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Canvas zoom in and zoom out and panning

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Hey pals this is my first post here, can someone explains to me how to zoom in and out in canvas with vanilla javascript? I have found somethings https://codepen.io/techslides/pen/zowLd but i don't understand the logic behind it. Thank you

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I assume we are taking about the standard '2d' graphics context for the canvas. There two simple approaches.

1. Create your scene as an image larger than the canvas. When you use context.drawImage (x, y) the x and y values (the coordinates for placing the top left corner of the image) can be negative. The context has a clipping region which by default is the whole area of the canvas. When you try to draw something which lies partly outside the canvas only the part within the cipping region will really be drawn, and seen. drawImage has some optional parameters, so context.drawImage (x, y, w, h) also scales the image as it draws so that the full width of the image is scaled up or down to w and the height to h. So panning can be achieved by varying x and zooming can be achieved with w and h. I have found the process to be extremely efficient - far better than could be achieved by processing the image pixel by pixel.

2. When you construct a scene place objects relative to an origin and with a scale factor, both of which you can vary. Use context.drawImage (x, y, w, h) again for each object. You can then vary the origin and scale factor as required.

You can see an example of mine which mainly uses the second technique at https://myforest.uk - switch from the initial map to the scene and you will see lots of photographic images are drawn in each scene  (saved as PNG files with transparency). If you turn you will see that objects move because the observer's viewing position has changed. I set things so that an object 5 metres away from the observer is drawn full scale but at any other distance d the scale factor is f = 5 / d. Then those final parameters are w = image.width * f and h = image.height * f. There is more description of my techniques at https://www.grelf.net/forestdesign.html - I want to encourage others to use the wonderful creative medium of HTML5/JavaScript.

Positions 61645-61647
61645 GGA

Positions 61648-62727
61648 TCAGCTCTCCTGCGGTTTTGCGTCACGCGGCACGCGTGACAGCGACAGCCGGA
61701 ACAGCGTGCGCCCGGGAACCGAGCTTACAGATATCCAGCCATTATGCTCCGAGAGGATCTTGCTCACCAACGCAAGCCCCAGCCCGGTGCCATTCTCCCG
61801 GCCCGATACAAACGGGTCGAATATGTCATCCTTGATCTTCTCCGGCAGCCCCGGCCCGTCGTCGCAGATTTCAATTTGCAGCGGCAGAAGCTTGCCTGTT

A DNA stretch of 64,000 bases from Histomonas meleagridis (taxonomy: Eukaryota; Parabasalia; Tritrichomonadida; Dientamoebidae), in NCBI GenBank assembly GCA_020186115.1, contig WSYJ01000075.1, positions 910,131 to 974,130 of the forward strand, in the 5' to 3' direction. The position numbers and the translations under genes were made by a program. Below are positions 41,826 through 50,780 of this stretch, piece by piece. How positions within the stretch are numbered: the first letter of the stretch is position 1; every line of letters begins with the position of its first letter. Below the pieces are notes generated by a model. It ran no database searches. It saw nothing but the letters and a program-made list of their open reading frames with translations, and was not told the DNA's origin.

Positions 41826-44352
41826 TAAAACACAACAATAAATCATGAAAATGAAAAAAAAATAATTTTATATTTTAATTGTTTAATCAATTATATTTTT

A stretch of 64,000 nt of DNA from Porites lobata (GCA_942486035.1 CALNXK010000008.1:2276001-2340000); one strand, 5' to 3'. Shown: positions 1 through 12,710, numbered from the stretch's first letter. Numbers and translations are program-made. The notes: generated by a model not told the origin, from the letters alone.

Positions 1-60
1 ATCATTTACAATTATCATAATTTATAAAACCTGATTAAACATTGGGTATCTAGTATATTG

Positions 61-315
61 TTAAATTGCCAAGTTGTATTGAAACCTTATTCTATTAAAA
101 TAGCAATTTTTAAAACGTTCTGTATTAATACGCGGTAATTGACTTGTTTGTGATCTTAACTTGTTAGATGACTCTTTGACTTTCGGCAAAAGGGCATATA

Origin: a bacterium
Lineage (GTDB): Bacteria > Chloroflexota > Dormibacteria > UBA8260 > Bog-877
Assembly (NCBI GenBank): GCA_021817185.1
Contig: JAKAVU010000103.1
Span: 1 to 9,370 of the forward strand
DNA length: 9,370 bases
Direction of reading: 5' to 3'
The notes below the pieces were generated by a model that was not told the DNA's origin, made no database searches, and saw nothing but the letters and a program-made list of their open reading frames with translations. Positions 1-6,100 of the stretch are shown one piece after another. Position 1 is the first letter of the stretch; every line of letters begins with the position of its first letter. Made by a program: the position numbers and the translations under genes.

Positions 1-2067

I hope this helps.

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9 hours ago, grelf said:

I assume we are taking about the standard '2d' graphics context for the canvas. There two simple approaches.

1. Create your scene as an image larger than the canvas. When you use context.drawImage (x, y) the x and y values (the coordinates for placing the top left corner of the image) can be negative. The context has a clipping region which by default is the whole area of the canvas. When you try to draw something which lies partly outside the canvas only the part within the cipping region will really be drawn, and seen. drawImage has some optional parameters, so context.drawImage (x, y, w, h) also scales the image as it draws so that the full width of the image is scaled up or down to w and the height to h. So panning can be achieved by varying x and zooming can be achieved with w and h. I have found the process to be extremely efficient - far better than could be achieved by processing the image pixel by pixel.

2. When you construct a scene place objects relative to an origin and with a scale factor, both of which you can vary. Use context.drawImage (x, y, w, h) again for each object. You can then vary the origin and scale factor as required.

You can see an example of mine which mainly uses the second technique at https://myforest.uk - switch from the initial map to the scene and you will see lots of photographic images are drawn in each scene  (saved as PNG files with transparency). If you turn you will see that objects move because the observer's viewing position has changed. I set things so that an object 5 metres away from the observer is drawn full scale but at any other distance d the scale factor is f = 5 / d. Then those final parameters are w = image.width * f and h = image.height * f. There is more description of my techniques at https://www.grelf.net/forestdesign.html - I want to encourage others to use the wonderful creative medium of HTML5/JavaScript.

I hope this helps. 

Thank you for your answer i will take a look

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